game service is a possibility, should the A’s move to SJ.

  22. Tonite’s game says it all about why the Giants want the A’s out of the Bay Area.

    A’s – 9
    Giants – 0

    $20 mill-a-year Barry Zito is shelled by his former team.

  23. NUMMI has finally closed

    Sharks join chorus of groups concerned about plans for ballpark in downtown San Jose  

    Great News!!! Once Sharks sue the A’s and the City of San Jose, the A’s are prevented them to build a stadium in San Jose. Today no more NUMMI and is gone forever. Toyota will never come back. The only option or the A’s is Fremont or Oakland or leave the Bay Area. Major League Baseball we want you to choose Fremont and bring the A’s to Fremony at the NUMMI Plant

    • You’ve completely misinterpreted the purpose of the letter. It’s all about protecting HP Pavilion’s parking, as it has always been. Right now City hasn’t said where any parking would go, they haven’t even committed to having additional parking built even though they have a contract to provide a certain amount in the vicinity for all events. In this case, City needs to step up and decide, because the impact is different depending on the choice. There will be a post on this in greater detail this weekend.

      “It’s not a comment on the A’s proposal,” Gralnek said. “This is about trying to protect our customers’ experience at the HP Pavilion.”

      On a housekeeping note, that’s three different handles you’ve used for the same IP address, FremontA’s. Stick with one or you’re banned. This is your last warning.

      • wasnt one of the reasons the coliseum site was a no go was due to similar complaints by the warriors?

      • there is not much overlap between the Sharks and A’s seasons. The A’s start playing April, The Sharks flop out of the playoffs a few weeks after that.

      • There is not much overlap between A’s and W’s seasons either, yet coflicts with the warriors was mentioned several times by lew wolff and this blog as one of the reasons a ballpark at the coliseum lot was impossible.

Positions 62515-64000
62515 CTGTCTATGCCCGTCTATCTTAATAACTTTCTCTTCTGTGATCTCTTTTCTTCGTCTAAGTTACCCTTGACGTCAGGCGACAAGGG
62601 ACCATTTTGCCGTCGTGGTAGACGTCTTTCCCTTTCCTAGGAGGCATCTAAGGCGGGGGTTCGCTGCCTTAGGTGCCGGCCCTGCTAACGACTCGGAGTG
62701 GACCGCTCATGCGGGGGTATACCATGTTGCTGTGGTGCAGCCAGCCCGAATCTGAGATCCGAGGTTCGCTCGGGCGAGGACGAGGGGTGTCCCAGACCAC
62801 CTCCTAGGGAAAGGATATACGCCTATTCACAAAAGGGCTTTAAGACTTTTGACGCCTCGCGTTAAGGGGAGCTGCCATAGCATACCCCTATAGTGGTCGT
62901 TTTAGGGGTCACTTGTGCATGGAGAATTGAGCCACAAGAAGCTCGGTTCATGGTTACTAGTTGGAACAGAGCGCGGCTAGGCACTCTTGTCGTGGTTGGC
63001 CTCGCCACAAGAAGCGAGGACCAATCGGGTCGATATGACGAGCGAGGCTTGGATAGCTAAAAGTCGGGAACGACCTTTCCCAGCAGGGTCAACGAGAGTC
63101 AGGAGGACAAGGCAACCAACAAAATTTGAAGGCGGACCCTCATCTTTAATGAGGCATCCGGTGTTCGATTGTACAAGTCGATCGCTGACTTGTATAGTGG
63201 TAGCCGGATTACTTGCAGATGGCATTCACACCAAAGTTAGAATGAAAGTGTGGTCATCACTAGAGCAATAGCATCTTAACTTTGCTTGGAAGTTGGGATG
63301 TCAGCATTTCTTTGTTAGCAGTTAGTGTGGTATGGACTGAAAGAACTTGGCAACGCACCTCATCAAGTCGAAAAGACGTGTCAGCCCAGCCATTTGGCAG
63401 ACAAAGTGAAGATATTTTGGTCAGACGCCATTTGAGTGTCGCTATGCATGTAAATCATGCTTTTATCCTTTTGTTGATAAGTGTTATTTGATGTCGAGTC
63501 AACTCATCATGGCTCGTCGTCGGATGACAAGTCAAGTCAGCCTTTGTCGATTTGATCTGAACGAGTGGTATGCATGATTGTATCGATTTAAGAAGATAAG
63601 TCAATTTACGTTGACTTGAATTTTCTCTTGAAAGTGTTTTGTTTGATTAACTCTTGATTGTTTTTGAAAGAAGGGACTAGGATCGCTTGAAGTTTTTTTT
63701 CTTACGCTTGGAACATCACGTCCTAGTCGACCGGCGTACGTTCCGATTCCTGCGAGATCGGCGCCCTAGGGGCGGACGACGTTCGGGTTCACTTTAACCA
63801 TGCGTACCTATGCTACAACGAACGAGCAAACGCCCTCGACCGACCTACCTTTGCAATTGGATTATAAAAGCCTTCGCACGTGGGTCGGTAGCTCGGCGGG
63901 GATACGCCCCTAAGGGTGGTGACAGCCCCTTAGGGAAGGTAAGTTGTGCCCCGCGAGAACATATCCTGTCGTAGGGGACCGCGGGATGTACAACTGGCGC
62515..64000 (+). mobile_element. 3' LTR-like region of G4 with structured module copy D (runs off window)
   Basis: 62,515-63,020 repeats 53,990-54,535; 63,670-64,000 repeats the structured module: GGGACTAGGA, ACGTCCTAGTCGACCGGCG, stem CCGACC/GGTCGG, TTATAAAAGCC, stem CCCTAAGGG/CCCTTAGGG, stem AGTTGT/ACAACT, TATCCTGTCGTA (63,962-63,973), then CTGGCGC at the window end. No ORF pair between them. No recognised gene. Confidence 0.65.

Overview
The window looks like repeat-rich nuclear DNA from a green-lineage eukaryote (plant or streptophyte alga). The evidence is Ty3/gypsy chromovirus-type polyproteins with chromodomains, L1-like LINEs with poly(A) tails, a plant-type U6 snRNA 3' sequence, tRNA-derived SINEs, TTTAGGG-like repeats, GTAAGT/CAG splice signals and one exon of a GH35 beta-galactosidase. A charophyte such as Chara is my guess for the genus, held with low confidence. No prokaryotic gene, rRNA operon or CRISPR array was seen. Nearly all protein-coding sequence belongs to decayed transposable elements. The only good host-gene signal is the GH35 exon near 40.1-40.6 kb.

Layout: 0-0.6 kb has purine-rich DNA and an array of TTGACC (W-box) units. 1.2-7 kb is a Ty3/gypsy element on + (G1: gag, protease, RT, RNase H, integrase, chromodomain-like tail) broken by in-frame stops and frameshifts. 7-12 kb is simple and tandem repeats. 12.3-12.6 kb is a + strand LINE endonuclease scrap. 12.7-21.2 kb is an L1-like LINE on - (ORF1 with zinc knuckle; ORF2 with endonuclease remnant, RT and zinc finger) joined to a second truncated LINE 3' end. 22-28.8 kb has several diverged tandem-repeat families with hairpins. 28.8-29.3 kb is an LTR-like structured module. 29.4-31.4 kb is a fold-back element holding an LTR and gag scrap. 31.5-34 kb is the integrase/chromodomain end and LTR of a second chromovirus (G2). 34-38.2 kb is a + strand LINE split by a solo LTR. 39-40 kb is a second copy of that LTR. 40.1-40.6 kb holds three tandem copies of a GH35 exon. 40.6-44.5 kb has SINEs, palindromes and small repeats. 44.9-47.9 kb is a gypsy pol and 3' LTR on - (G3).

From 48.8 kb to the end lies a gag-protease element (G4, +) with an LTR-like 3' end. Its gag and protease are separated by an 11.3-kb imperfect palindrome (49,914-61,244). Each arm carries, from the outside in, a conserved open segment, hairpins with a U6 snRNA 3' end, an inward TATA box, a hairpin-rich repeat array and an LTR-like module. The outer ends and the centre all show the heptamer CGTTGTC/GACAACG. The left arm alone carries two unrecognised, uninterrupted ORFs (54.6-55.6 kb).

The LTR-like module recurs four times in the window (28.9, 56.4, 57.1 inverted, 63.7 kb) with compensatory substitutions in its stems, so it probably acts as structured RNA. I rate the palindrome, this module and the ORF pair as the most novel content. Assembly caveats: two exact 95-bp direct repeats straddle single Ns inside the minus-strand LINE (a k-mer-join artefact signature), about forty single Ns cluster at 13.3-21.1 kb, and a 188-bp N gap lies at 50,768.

• i’ve been reading this blog for about 3 years now and I’ve never heard anyone say the Coli parking lot is impossible.

      • It’s not impossible. It would require a significant amount of negotiation to preserve parking capacity or mitigate its loss. However, parking was one of those “down the list” items, next to the presence of the power transmission lines in the south lots and the sewer interceptor running underground, right down the middle of the complex.
        The A’s and Sharks seasons don’t overlap much, but there are perhaps 100 additional events at HP Pavilion, many of which could conflict with A’s games. That’s the problem that needs to be solved. Again, analysis coming soon.

      • Can someone explain this part?

        “Krutko’s office said the HP Pavilion provides an annual economic impact of $254 million and generates about 5,000 full-time jobs.”

        Really? 5000 F/T (or even FTE) jobs? How is that possible? Seems like half of the concession workers on a given night are working for a fund-raising group and not even employees.

        I worked in a mid-sized arena in the Midwest for years, we had about 40 F/T and a couple hundred P/T employees. How do you spin the indirect effect up to generating 5000?

      • ML, any estimate on when the EIR will be certified, could the Stand For SJ or SVSE hold up that process for a significant amount of time?

      • Will you people just stop! For crying out loud, the A’s and Sharks/SVSE are partners! They’re practically in bed for the Earthquakes venture and will be fully engaged with the A’s as well. The Sharks do have legitimate concerns regarding their needs (parking, rare same-time game situations, etc.) and they WILL be addressed. There’s no story here, despite Seipel’s sensationalism and attempt to stir shit up.

        Look, if Cleveland can do it with the Indians and Cavaliers, San Jose will do it with the Sharks and A’s. Next story!

      • Good lord, Tony. Seipel’s a reporter, not a columnist. Have some respect.

      • My bad R.M. No disrespect intended. I just didn’t like the way she suggested with her opening that “Stand for SJ” and ballpark opponents had a “powerful new ally” in the Sharks/SVSE. Say what you want but that’s classic media sensationlism. Oh well, I guess it worked because it got my attention.

      • By the way R.M., when you do a post on this over the weekend, perhaps you could use the Gateway Sports and Entertainment Complex in Cleveland as a case study of how things could work out for the Sharks/A’s at Diridon.

      • Actually pretty disappointed in SVSE—seems to me this should have been taken care of privately not publically—as a season tix holder of the Sharks I won’t be happy if they try and screw with the ballpark—already disappointed that they have had the Giants dropping pucks before some games—suprises me with McEnery involved that this became public–

      • Agree GoA’s,
        I was scratching my head on this also. I can see Lew Wolff conference calling as we type: “Greg (Jamison) and Tom (McEnery), what the hell was that all about!?”

      • By the way, “Stand for SJ DOESN’T” stand for San Jose and are totally irrelevant to this discussion. The only thing they “stand” for is San Francisco and the MLB Giants. The TRUE “Stand for San Jose” are the 62% who want the A’s in SJ. Enough on that.